Caistor, Castor, or Caster, Lincolnshire
Caistor, Castor, or Caster, a union and a market-town, a township, and a parish, in Lincolnshire. The town stands on the side of a hill, on the Wolds, one of the highest situations in the county, 3 miles ENE of Moortown station on the M.S. & L.R., and 9 SE of Glanford Brigg. It was called by the ancient Britons Caer-Egarry, and by the Saxons Thong-Ceastre. A Roman station of great importance, being one of the nine chief stations in its country, was on its site, and a castle was built at it by the Saxon Hengist Rowena, the daughter of Hengist, was betrothed here to Vortigem; and Egbert, in 827, here subdued Wiglof, king of Mercia. The town presents a pleasant appearance, and is well watered by four springs, called the Cypher Well, the Pigeon Spring, Stot's Well, and the Spa. It has a head post office, and is the head of a county court district and a seat of petty sessions. The land around Caistor is fertile and well cultivated, and iron ore of good quality is found. At Hundon there is an establishment for fish-hatching, which has achieved considerable success. There are two banks in the town and several good inns. There is also a public hall in the High Street, which was erected in 1887, and a reading-room opened in 1879. The market day is Saturday, and fairs for horses, oxen, and sheep are held on the Fridays and Saturdays before Palm Sunday and Whit Sunday, September 16, and the Friday and Saturday after October 11. The grammar school was founded in 1630 by Francis Rawlinson, rector of South Kelsey, as a free school, and has about £275 a year from endowment. The parish includes the hamlets of Audleby, Fonaby, and Hundon, and the chapelries of Clixby and Holton-le-Moor. Acreage, 3304; population of the civil parish, 1788; of the ecclesiastical, 1990. The living is a vicarage, united with those of Clixby and Holton-le-Moor, in the diocese of Lincoln; net yearly value, £150 with residence, in the gift of the Bishop of Lincoln. The church stands on the site of the ancient castle, has Saxon, Norman, and Early English features and a fine tower, contains a brass of 1460, and was restored in 1862. There are ancient stone monuments of the Knights of Hundon and the Maddison family. There are also Congregational, Primitive Methodist, and Wesleyan chapels.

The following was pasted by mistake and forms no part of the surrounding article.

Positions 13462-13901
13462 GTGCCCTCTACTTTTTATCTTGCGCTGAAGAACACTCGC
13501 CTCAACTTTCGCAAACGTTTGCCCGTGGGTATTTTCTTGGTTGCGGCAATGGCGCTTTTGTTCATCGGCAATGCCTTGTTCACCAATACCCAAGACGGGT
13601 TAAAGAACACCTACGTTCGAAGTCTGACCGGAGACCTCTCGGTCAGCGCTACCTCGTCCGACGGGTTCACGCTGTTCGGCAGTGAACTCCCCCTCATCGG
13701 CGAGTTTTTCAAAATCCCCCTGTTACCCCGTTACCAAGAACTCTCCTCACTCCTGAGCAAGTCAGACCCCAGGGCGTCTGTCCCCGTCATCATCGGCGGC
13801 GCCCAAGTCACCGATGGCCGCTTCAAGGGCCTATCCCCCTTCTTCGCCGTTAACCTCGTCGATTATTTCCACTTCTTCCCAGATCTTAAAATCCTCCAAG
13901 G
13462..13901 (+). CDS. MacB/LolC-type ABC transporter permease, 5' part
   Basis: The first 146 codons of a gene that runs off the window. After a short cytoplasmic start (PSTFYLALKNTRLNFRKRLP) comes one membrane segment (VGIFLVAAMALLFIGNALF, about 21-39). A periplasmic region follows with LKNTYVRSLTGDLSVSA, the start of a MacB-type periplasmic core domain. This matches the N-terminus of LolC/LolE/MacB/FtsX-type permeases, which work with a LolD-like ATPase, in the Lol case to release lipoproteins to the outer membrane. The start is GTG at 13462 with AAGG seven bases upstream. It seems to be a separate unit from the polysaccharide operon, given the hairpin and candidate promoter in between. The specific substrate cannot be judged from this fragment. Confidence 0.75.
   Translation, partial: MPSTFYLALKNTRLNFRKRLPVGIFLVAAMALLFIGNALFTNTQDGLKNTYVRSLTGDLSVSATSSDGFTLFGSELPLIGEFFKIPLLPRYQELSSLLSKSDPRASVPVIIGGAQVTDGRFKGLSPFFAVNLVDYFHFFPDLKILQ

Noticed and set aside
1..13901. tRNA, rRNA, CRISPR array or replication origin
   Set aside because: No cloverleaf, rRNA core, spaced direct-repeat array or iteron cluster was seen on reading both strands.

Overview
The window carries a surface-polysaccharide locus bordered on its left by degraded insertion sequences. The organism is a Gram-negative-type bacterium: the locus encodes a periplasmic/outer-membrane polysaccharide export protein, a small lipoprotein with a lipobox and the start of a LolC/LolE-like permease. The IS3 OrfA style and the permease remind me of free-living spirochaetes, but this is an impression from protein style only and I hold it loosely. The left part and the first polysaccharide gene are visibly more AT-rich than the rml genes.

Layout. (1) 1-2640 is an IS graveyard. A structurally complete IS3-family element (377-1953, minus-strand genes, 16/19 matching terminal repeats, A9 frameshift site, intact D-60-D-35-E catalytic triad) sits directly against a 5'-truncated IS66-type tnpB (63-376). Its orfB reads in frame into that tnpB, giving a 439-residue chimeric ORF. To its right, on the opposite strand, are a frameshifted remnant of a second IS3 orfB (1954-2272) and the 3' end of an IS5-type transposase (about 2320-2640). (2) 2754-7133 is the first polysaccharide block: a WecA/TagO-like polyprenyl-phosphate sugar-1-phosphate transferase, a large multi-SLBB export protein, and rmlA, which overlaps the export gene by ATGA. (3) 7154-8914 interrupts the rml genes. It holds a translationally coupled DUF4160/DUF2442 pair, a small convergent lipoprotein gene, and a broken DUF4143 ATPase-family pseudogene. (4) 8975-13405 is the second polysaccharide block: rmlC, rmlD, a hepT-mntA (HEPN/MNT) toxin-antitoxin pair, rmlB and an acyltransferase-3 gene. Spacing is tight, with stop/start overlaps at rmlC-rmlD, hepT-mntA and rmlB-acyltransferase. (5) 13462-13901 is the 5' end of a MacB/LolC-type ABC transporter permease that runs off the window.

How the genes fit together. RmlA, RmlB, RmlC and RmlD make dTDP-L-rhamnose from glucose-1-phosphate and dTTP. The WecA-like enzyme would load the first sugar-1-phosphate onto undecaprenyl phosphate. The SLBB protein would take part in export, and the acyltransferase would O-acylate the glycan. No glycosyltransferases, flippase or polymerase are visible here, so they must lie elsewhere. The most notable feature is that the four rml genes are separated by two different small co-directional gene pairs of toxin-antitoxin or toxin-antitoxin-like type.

The following is a list of the administrative units in which this place was either wholly or partly included.
|Ecclesiastical parish||Caistor St. Peter and St. Paul|
|Poor Law union||Caistor|
Any dates in this table should be used as a guide only.
Findmypast, in conjunction with the Lincolnshire Archives, have the following parish records online for Caistor:
For general information about Civil Registration (births, marriages and deaths) see the Civil Registration page.
Directories & Gazetteers
We have transcribed the entry for Caistor, Castor, or Caster from the following:
- Samuel Lewis' A Topographical Dictionary of England, 1848 (Caistor, or Castor (St. Peter and St. Paul))
Online maps of Caistor, Castor, or Caster are available from a number of sites:
- Bing (Current Ordnance Survey maps).
- Google Streetview.
- National Library of Scotland. (Old maps)
- old-maps.co.uk (Old Ordnance Survey maps to buy).
- Streetmap.co.uk (Current Ordnance Survey maps).
- A Vision of Britain through Time. (Old maps)
Newspapers and Periodicals
The British Newspaper Archive have fully searchable digitised copies of the following Lincolnshire papers online:
- Grantham Journal
- Grimsby Daily Telegraph
- Lincolnshire Chronicle
- Lincolnshire Echo
- Lincolnshire Free Press
- Louth and North Lincolnshire Advertiser
- Stamford Mercury
Villages, Hamlets, &cFonaby